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How To/Pro-Tips


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My No. 1 rule for taking a trophy buck is to not allow the trophy buck to know I'm intent on taking him. This requires extreme caution and it also requires not hunting in what others might consider to be the most promising spots.
I start by studying the buck's habits from a distance and from sign. I try to learn as much as I can about his pattern.
The last thing I want is to encounter the buck before I'm ready for him. Avoiding his core area or sanctuary is a top priority. Staying well out of his primary scraping or breeding area is also important. A buck is very sensitive to such intrusions.
I start off trying to ambush him along his trails but even then I don't sit right over the trail but rather off to the side. Even if the buck gets wind of you near trails, he will not be as much alarmed as he would be in his breeding and core area.

Long Shots

These days there is much fuss about shooting whitetails at extreme ranges of 400 yards plus. Truth is, the technology is available to do this. Another truth is that most of us don't have that technology or the requisite skill to use it if we did.
It takes more than a super-fast cartridge clocking 3,000 feet per second plus. It also takes a super-accurate rifle that shoots one-inch or less groups at 100 yards. Every once in awhile we luck on to a from-the-factory rifle that shoots that well but usually such accuracy is the result of some fairly expensive tweaking by a professional gunsmith.

It also requires the best scope money can buy and we are talking pretty big money. Absolutely precise range-finding ability is another requirement. This is beyond "eye-ball it and guesstimate" range and requires a laser rangefinder accurate to within a few yards at a quarter mile.

Combine all this technology with well-honed shooting and wind-doping skills before dialing for long-distance bucks.

Proper Practice

Both archers and gun hunters should practice their shooting, but regular practice is critical for bowhunters. Archery is more demanding of both physical strength and good reflexes and only regular practice will keep those skills honed.

Start light to keep from getting sore. I like to practice at full hunting weight and break point, so my first sessions are very short until I get my muscles in shape. Even then, short sessions are best. Five shots a day for a week are much better than 35 shots on Sunday afternoon.

Shoot with friends. There's nothing like a little peer pressure to keep you sharp. Once again, short sessions keep you focused.

Shoot from realistic hunting positions, including sitting down and from elevated stands if that's how you will be hunting this fall.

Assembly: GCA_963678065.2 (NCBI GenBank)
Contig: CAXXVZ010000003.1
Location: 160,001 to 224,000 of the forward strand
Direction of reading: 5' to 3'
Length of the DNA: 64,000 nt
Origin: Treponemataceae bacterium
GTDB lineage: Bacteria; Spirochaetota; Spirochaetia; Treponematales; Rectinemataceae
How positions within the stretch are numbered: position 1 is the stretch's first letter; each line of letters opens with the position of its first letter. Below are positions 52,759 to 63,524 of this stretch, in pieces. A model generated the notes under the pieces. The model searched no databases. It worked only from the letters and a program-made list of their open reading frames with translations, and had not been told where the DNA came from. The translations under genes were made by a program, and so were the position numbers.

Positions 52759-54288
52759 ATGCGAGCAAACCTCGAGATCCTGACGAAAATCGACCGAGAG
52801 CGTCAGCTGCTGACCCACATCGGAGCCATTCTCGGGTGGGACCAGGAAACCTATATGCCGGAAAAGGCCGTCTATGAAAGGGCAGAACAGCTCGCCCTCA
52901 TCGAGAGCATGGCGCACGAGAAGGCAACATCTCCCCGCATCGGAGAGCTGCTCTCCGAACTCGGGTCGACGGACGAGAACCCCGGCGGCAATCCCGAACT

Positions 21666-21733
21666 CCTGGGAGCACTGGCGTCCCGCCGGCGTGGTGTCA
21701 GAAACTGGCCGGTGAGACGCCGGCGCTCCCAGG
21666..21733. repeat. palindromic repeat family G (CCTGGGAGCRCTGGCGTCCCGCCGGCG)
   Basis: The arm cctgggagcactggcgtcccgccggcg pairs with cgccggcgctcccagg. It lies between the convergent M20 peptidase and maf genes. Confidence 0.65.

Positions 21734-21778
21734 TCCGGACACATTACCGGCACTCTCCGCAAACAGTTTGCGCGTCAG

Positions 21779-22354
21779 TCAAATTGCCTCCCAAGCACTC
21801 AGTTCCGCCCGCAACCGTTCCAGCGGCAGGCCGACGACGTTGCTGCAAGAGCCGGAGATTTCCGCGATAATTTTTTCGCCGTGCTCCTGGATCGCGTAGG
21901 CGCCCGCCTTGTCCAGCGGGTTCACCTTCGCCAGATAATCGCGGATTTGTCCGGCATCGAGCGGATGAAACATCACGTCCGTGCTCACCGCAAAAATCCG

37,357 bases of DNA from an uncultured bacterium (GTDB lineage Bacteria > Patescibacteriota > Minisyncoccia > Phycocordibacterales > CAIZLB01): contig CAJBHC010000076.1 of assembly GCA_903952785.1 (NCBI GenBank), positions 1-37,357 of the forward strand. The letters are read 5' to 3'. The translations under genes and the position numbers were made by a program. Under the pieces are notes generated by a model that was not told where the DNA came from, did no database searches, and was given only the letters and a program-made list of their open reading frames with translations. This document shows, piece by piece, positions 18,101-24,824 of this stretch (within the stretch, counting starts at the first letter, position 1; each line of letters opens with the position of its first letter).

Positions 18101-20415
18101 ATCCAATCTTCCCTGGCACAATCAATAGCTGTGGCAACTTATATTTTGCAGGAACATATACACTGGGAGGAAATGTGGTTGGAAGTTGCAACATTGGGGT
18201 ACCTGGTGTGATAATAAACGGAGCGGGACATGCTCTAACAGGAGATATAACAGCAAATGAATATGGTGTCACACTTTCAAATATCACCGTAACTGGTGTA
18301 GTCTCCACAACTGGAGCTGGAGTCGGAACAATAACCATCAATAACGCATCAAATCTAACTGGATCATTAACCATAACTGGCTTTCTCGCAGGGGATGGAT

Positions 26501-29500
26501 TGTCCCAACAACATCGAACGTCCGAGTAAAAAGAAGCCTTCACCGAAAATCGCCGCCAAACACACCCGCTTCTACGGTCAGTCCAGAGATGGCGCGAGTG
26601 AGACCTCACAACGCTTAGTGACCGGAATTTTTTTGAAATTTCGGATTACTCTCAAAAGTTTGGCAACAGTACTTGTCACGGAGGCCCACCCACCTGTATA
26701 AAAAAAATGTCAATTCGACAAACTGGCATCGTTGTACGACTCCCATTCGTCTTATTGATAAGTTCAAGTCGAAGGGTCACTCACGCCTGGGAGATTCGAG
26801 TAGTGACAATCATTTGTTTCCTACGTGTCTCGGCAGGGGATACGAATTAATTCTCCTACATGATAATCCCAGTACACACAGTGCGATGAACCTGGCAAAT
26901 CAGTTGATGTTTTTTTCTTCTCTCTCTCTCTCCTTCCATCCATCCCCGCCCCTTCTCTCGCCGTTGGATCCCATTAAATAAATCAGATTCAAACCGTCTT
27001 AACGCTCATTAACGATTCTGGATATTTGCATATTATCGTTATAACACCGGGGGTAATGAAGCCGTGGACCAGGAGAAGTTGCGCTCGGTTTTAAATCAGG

Once the season begins many hunters focus on the deer and slack off the shooting practice. Continue practicing. It doesn't take a long layoff to lose that critical edge a once-in-a-lifetime shot might require.

Cold Front Trophies

Several weather patterns affect deer movement and hunting success. One of the best, from the hunter's point of view, is a high-pressure cold front that drops temperatures slightly below normal. Deer, that are already in their winter coats and laying on insulating fat for the coming winter are invigorated by the cooler temperatures and tend to move more.
The first couple of days after a cold snap are good days to be on stand and the closer to the rut that the temperature drop occurs, the better. One downside of a cold front is that these systems often include wind.
High wind diminishes the deer's ability to scent or hear danger. With its two primary defenses impaired, deer are prone to move less. When they do move they are unusually jumpy and skittish.
Extreme cold or heavy snow or rain also depress deer movement. After a bout of extreme conditions it takes a day or so for the deer to return to normal movement patterns.

Duck Hunting Safety

Duck boats are usually operated in remote areas, often in the dark and in rough weather. Staying safe is imperative.
Resist the temptation to overload. Big bags of decoys aren't heavy but they do take up a lot of room and if piled too high can obscure vision. Big, active dogs and small boats are a bad mix, particularly on rough water. Have your dog under control, not lurching all over the boat. If in doubt, make two safe trips rather than one risky one.
Wet plus cold equal potential hypothermia. I carry a change of warm clothes and fire-starting materials in a waterproof bag stashed in my boat. Have Coast Guard Approved personal floatation devices. They make these in camouflage, so there's no excuse not to wear them while the boat is moving.
Carry a compass and consider a two-way radio or a cell phone. Most importantly, tell someone where you are going and when you expect to be back.



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